Lease variations—surrender and re-grant issues
Lease variations—surrender and re-grant issues

The following Property practice note provides comprehensive and up to date legal information covering:

  • Lease variations—surrender and re-grant issues
  • Increasing the demise or the term
  • Decreasing the demise or term
  • No requirement for writing
  • Erroneous lease plans
  • Consequences of implied surrender and re-grant for the landlord
  • Consequences of implied surrender and re-grant for the tenant
  • Position where reversion or lease is charged
  • Reversion is charged
  • Lease is charged
  • More...

The implied or deemed surrender and re-grant of a lease arises where an agreed variation of the terms of the original lease is so fundamental that the law regards it as being wholly inconsistent with the original lease. As a result, the original lease is deemed to have been surrendered and a new lease is deemed to have been granted between the original parties on the terms of the original lease as varied.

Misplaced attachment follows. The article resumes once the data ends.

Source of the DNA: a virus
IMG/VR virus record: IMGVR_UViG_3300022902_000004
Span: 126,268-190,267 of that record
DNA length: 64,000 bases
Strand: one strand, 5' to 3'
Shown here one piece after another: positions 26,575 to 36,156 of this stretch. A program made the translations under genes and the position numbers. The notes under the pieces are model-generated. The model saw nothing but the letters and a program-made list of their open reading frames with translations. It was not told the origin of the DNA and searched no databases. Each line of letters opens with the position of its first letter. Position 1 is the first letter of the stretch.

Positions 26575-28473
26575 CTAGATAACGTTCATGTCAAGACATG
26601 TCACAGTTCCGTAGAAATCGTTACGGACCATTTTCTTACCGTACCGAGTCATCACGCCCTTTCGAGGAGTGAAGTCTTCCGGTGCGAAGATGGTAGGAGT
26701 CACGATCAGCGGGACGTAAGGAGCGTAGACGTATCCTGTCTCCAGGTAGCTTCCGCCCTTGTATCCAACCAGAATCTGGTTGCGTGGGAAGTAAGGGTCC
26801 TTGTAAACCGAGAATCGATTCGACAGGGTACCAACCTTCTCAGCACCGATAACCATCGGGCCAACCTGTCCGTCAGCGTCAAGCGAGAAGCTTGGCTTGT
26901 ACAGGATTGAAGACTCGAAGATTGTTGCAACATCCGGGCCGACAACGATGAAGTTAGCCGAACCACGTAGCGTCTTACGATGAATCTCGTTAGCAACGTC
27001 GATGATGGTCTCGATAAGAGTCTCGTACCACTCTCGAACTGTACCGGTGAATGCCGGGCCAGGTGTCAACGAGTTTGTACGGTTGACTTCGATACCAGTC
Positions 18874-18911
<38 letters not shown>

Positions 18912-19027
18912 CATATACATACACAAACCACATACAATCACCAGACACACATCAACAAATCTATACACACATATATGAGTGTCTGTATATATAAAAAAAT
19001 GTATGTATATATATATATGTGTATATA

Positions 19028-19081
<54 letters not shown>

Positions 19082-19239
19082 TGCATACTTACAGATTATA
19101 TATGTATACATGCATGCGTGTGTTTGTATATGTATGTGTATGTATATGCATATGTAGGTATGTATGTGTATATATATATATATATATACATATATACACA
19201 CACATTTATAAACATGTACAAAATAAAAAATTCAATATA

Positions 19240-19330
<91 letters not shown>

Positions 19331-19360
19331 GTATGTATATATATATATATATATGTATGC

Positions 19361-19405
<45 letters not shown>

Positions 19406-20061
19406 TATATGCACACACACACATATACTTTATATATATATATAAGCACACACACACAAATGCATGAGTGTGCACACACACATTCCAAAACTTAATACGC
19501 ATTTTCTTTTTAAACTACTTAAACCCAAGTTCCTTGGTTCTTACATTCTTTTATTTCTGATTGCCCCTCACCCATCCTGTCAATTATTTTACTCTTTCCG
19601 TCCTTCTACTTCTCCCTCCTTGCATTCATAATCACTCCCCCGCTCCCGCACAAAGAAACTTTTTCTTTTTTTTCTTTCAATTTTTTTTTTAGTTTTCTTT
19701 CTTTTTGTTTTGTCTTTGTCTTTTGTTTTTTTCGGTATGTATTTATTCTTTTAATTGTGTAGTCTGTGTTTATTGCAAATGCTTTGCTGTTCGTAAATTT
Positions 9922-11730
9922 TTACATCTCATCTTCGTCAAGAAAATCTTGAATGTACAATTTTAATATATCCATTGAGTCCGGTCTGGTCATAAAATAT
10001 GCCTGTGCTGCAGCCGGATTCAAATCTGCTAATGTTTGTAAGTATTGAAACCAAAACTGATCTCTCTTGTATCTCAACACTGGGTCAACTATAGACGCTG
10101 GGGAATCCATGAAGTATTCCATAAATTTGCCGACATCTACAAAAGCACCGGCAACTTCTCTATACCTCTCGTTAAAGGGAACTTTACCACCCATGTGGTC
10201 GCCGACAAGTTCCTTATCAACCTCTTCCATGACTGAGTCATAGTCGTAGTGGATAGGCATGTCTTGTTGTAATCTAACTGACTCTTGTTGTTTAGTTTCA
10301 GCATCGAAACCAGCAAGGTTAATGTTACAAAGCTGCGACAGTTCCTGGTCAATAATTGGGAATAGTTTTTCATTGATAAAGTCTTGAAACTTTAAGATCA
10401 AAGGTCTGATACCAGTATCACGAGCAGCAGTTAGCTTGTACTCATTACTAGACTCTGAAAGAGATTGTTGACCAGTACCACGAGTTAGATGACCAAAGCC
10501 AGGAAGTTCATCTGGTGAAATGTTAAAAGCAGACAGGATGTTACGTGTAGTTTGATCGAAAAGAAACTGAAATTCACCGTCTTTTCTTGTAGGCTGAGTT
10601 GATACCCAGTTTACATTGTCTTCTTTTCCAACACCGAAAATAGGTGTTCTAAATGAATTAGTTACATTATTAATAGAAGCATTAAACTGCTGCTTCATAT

Increasing the demise or the term

Alterations to the estate granted are examples of this. Therefore, variations which will definitely bring about a surrender and re-grant are:

  1. an increase in the extent of the demise (this applies even if the additional area is being added so as to compensate for a part of the original demise which the tenant is giving back to the landlord), or

  2. an increase in the length of the term of the original lease

Except where a variation alters the estate granted (as above), the question of whether a variation effects an implied surrender and re-grant depends on the intention of the parties.

Examples of variations which will not give rise to an implied surrender and re-grant are:

  1. an increase in rent (unless the variation is oral and the tenancy cannot be varied orally)

  2. a reduction in rent (unless the reduction in rent is accompanied by a giving up of possession

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